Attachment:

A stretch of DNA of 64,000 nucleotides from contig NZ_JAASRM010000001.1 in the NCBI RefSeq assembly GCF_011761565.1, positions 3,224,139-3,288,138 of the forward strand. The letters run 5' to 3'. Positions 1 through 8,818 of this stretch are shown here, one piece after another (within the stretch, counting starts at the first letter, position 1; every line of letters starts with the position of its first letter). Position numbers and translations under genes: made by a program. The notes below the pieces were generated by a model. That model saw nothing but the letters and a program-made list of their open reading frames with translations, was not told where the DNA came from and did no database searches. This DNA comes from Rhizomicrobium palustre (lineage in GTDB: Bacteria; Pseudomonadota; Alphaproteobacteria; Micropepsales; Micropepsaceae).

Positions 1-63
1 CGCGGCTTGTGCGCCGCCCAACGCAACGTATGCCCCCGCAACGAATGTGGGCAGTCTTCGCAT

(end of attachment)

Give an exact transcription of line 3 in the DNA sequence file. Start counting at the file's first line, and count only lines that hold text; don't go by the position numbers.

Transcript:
1 CGCGGCTTGTGCGCCGCCCAACGCAACGTATGCCCCCGCAACGAATGTGGGCAGTCTTCGCAT